Shelving a career
Langer, after 40 years with Tattered Cover, is turning the page
When Cathy Langer first interviewed for a job at Tattered Cover, owner Joyce Meskis asked her to commit to the “teeny tiny” Denver bookstore for at least a year.
There would be a lot of training involved, and Meskis didn’t want to waste time on someone who wouldn’t stick around.
“My 22-year-old self took a deep breath and thought, ‘A year?’ ” Langer said. “It just took. The atmosphere of the store, the culture of the Tattered Cover, being around books — it’s one of those things I never would have expected, but it was just the right fit.”
Forty years later, Tattered Cover’s director of buying is preparing for retirement, her entire career spent among the shelves of the now-iconic Denver bookstore, save a five-year hiatus while her children were little.
She has held a variety of positions since 1977, but her longest tenure has been in book buying. As director of buying, she oversees all four Tattered Cover locations, leading a team of book buyers who wade through “thousands and thousands and thousands of titles and decide what we think will work for our market,” she said.
“I’m an eternal optimist,” Langer said. “The independent bookstores who had a really rough time a number of years ago, they are on the resurgence. It’s a strong and growing industry once again.
“The naysayers are wrong — people are reading and people are really appreciating their independent bookstores.”
Langer plans to officially retire next March, turning over the reins as director of buying to Stephanie Coleman, currently the stores’ buyer of adult front-list titles.
Langer’s announcement, though, comes at a time of transition for Tattered Cover.
The store’s incoming new co-owners, Len Vlahos and Kristen Gilligan,
are entering the final months of a two-year ownership transition with Meskis, after which the book industry icon plans to retire. The husband-and-wife duo joined the bookstore’s senior management team on July 1, 2015, and will acquire a controlling interest in the business on July 1.
Vlahos, who has known Langer for decades through the American Booksellers Association, where he worked for 20 years, said they are “confident and comfortable” that the Tattered Cover will be well-positioned moving forward.
“No matter how you look at it, with Cathy’s sensibilities and understanding of the book market and the community, she will be missed,” Vlahos said. “But Cathy has handpicked her successor. We’ve been grooming (Coleman) for some time, and they’ll have a whole additional year to continue that. She’s already a fantastic buyer.”
Langer’s impact goes beyond the walls of the Tattered Cover. She’s among “an elite group of really well-known book buyers in our universe,” Vlahos said.
She served on the board of the American Booksellers Association and is a past president of the Mountains and Plains Independent Booksellers Association and the Colorado Center for the Book.
“It’s pretty hard to imagine the bookselling community without Cathy’s strong, clear voice, her passionate engagement with the business, and above all her deep devotion to books and readers,” said Bob Miller, president and publisher of Flatiron Books, in a statement.
Over the years, Langer said, readers’ interests haven’t changed significantly.
“There has been a change in how people buy their books and a little bit in how they read them. More people are reading on devices, but we still sell a heck of a lot of physical books,” she said. “The thirst for different kinds of knowledge and entertainment is really the same.”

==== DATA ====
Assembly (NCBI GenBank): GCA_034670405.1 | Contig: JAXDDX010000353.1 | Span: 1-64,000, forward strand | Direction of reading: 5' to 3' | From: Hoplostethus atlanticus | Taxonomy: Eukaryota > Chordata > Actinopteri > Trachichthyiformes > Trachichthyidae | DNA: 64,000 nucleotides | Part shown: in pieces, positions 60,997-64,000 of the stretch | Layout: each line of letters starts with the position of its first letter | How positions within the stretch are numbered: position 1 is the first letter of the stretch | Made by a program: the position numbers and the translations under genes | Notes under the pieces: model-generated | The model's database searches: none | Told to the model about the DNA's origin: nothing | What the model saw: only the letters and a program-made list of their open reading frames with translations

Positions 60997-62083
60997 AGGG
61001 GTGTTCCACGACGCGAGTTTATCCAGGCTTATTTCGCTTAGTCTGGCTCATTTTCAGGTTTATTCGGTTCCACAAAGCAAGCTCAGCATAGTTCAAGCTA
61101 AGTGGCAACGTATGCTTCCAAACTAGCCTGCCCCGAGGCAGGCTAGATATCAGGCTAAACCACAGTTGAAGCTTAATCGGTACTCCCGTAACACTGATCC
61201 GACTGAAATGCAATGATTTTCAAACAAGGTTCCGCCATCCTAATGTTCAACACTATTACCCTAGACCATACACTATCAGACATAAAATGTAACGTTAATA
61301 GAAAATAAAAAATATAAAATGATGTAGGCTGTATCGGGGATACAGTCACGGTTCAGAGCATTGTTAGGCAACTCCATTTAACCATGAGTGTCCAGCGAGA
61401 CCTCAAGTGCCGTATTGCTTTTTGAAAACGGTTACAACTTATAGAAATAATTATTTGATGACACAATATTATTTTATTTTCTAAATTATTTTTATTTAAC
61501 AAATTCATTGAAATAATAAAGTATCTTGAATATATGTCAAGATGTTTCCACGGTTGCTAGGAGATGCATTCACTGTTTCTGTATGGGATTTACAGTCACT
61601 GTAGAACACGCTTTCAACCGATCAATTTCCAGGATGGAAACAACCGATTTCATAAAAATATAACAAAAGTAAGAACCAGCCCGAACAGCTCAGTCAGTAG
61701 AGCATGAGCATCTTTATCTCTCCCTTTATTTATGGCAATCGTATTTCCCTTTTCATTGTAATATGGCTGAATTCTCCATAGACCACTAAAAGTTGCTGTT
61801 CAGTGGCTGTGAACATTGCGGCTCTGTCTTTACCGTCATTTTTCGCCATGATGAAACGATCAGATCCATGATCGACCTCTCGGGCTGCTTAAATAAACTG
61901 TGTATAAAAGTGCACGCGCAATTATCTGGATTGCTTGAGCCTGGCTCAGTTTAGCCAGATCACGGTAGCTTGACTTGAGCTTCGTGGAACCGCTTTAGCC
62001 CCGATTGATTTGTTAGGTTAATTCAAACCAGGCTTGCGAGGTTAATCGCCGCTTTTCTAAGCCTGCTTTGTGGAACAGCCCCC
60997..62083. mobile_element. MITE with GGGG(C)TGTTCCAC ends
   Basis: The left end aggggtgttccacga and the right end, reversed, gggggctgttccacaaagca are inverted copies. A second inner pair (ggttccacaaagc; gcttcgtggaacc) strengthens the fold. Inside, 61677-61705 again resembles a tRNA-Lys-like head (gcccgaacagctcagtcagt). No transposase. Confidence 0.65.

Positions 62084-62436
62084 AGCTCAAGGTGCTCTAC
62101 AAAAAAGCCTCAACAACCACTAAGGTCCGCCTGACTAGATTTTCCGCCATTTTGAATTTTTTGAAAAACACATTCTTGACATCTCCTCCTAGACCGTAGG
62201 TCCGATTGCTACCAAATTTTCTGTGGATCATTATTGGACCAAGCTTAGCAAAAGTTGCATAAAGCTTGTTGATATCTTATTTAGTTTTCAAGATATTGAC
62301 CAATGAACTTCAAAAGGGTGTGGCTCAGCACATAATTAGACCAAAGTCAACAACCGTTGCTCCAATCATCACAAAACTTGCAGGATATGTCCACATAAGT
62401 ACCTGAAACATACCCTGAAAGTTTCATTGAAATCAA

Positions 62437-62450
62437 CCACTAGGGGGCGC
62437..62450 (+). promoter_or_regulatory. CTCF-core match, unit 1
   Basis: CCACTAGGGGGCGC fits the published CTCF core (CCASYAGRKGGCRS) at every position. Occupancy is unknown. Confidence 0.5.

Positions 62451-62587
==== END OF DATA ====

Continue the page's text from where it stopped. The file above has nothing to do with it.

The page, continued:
Langer still remembers when “The DaVinci Code” by Dan Brown first came out — they knew it was going to be blockbuster, but it exceeded almost anything they had ever seen. The stores had piles of the thriller that were gone in a day.
More recently, Langer said it’s been exciting to watch the continued success of “All the Light We Cannot See” by Anthony Doerr, a book they knew was something “incredible” from Day One. (Its publisher finally announced an April paperback release — nearly three years after the Pulitzer Prize winner’s initial hardcover publication.)
“I love seeing what’s going to be coming out,” Langer said. “I’m usually buying three to six months out. Right now, I’m buying for the summer. Soon, I’ll be buying for the next holiday season.
“It’s really exciting to be able to fill the stores with incredible books. We’re large, general stores — I can look at a wide breadth of books, nonfiction and fiction, and try to understand the current and future interests of our customers.”
At any given time, she’s probably reading three or four books — until one wins out and she can’t put it down.
“I’m always reading into the future,” Langer said. “One thing I’m looking forward to when I retire is reading old books, the ones I missed, that I want to go back to.”
Near the top of that list are Elena Ferrante’s Neapolitan novels. She’s also looking forward to traveling with her husband and spending more time with her three grandsons.
Meskis commended not just Langer’s skills as a bookseller and buyer but also her strong work ethic, organizational leadership and willingness to wear many hats in service to the community and industry.
“Since joining Tattered Cover straight out of Colorado College, Cathy has unfailingly demonstrated her knowledge of the readers’ potential interest and her ability to be in touch with it,” Meskis said in a statement. “Her dedication to the work of the Tattered Cover, through years of challenges and change, has been invaluable in marking a place for our stores in the years to come.”
Cathy Langer, director of buying for the Tattered Cover in Denver, will be retiring next March. “I’m an eternal optimist,” she said. “The independent bookstores ... are on the resurgence.